Intro and contents

Reflections

Activities

Reaching out

Contact

Research.

Gestures in communication

My research 1

My research 2

Student profile

Video of class

Input and output

Output and interlanguage

Gesture and grammar

Eliciting with gesture

Silent period

Fading gesture

Gesture in CLIL

 

 

GestureWay - considerations on input and output in the English classroom.

The approach followed in this short article refers to my research procedure with primary school children studied during my Phd experiment on gesture. It does not suppose a definitive methodology simply the principal way I have been using gestures.

Two years of receiving classes with gesture (recording made in 2003).

My student, just nine years old, re-tells a story with the aid of pictures only (and some teacher encouragement) about "The Frogs at Home" based on a Gary Larson cartoon. Notice she failed to remember the word 'comfortable' but as she gestured it, I was able to remind her. This type of non-verbal communication is what prevents communication breakdown in the classroom. Normally, without the assistance of a pre-established gesture language, an elementary level learner would not know how to ask for help regarding a rather abstract word like 'comfortable'.

Not all students use gesture as much as this girl during fluency output - I tell them they can gesture if they want to. I get the impression, however, that gestures help her accuracy if not speed of delivery, which is possibly slowed by the combination of the two communicative modes. However, this is a classroom - a learning ground. We do not need to attempt to reproduce authentic communicative situations here. Kelly, McDevitt, & Esch 2009; Macedonia, Müller, & Friederici 2010; Allen 1995; Macedonia & Knösch 2011 have all argued and shown through experimentation that gesture, which is multi-modal, can enhance subsequent recall of words. It seems reasonable therefore, to allow learners to continue using gestures even during fluency tasks if it means strengthening mental links between meaning and foreign language lexical items.

Input and output - exposure and production of target language.

The importance of whether students need to produce language to acquire it was once hotly debated between Steven Krashen (1982) and Merril Swain (1985). Krashen developed the Input Hypothesis (1982), which suggested that through "comprehensible input" of the target language learners will receive sufficient linguistic information for production. However, "comprehensible" is key in this theory as Krashen states that the language we teach our learners must be comprised of fully understood content with a few new words so that learners gradually progress in their acquisition. Krashen even had a formula for this that he annotated as "i + 1", where i is known target language and 1 is a small amount of novel target language (Krashen 1982).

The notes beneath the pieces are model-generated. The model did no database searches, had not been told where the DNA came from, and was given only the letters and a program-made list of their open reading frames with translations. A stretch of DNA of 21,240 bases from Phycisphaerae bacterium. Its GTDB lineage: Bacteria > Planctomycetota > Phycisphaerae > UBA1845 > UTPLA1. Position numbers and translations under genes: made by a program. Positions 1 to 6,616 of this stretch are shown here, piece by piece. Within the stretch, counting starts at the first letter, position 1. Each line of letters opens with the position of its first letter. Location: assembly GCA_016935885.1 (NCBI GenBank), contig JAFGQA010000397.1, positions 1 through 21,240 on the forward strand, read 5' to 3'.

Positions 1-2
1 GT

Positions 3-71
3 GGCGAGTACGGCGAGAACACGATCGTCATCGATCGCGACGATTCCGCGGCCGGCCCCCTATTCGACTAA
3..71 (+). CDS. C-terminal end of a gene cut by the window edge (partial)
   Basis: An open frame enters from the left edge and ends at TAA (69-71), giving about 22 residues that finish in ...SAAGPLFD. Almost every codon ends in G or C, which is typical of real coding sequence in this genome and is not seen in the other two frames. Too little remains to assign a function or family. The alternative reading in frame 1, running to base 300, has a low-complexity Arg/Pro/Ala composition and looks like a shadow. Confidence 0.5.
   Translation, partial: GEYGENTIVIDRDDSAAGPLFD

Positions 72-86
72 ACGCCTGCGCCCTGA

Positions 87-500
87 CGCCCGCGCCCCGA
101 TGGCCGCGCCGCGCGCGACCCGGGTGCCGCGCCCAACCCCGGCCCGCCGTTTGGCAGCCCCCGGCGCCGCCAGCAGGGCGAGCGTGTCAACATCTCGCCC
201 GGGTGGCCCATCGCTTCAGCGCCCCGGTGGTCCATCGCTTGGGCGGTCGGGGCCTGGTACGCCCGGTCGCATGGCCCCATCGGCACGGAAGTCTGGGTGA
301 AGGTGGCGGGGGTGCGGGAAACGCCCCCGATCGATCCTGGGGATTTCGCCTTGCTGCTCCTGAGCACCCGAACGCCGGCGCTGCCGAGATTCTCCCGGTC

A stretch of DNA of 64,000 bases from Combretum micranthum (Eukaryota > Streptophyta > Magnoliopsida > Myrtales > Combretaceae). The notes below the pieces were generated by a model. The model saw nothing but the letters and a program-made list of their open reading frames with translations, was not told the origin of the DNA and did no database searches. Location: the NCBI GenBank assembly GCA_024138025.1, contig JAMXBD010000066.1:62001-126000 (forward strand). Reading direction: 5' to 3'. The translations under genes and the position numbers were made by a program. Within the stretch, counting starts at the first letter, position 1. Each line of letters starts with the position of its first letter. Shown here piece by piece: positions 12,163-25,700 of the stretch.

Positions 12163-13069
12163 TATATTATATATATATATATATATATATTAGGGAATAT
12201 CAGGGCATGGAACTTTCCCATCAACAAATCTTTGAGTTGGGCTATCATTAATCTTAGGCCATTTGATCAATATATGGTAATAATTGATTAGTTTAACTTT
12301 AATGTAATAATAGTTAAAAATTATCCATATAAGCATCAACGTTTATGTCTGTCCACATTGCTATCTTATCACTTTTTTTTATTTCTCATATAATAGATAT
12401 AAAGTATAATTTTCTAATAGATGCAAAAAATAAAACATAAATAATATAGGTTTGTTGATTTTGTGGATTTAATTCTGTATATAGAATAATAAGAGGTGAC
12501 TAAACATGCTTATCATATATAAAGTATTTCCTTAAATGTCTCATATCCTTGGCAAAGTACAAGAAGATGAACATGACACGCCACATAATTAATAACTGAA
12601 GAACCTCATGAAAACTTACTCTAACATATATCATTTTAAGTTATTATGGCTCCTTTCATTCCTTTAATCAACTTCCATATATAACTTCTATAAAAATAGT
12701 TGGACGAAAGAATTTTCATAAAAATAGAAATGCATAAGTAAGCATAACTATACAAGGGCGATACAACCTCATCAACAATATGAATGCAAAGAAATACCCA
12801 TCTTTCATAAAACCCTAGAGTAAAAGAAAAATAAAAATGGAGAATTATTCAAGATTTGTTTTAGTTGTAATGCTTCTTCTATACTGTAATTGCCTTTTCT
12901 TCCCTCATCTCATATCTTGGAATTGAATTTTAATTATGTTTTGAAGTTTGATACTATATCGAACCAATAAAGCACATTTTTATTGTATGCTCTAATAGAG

Swain's argument against the Input Hypothesis was that she believed, while recognising the importance of input, that output played an essential role in language acquisition. Firstly, output, or practice, provides learners with a linguistic environment where they focus on meaning, which should lead to an improvement in automated language production - essential for the fluency and fluidity in communication. Secondly, only through practice, especially oral practice, learners will find they need to think about the syntax of the language. It is interesting how we can listen to someone speaking to us and although we understand the message they convey, we are not necessarily aware of how they exactly expressed themselves (this is explained in the Elicited Imitation Testing technique or EIT). Similarly, we can read a page of text in a foreign language we know well yet not perfectly and understand all that was written yet if we are asked to produce certain phrases from the text word for word, we are unable to do so not because we forget but because we do not have sufficient knowledge of the L2. When we attend to incoming speech or read text, we search for meaning and in so doing either cannot or do not need to analyse the entire linguistic input. Swain suggested that through output learners realise there is a "gap" between what they are able to comprehend and what thay can actually express and therefore only though production is a learner required to make decisions about syntactic usage.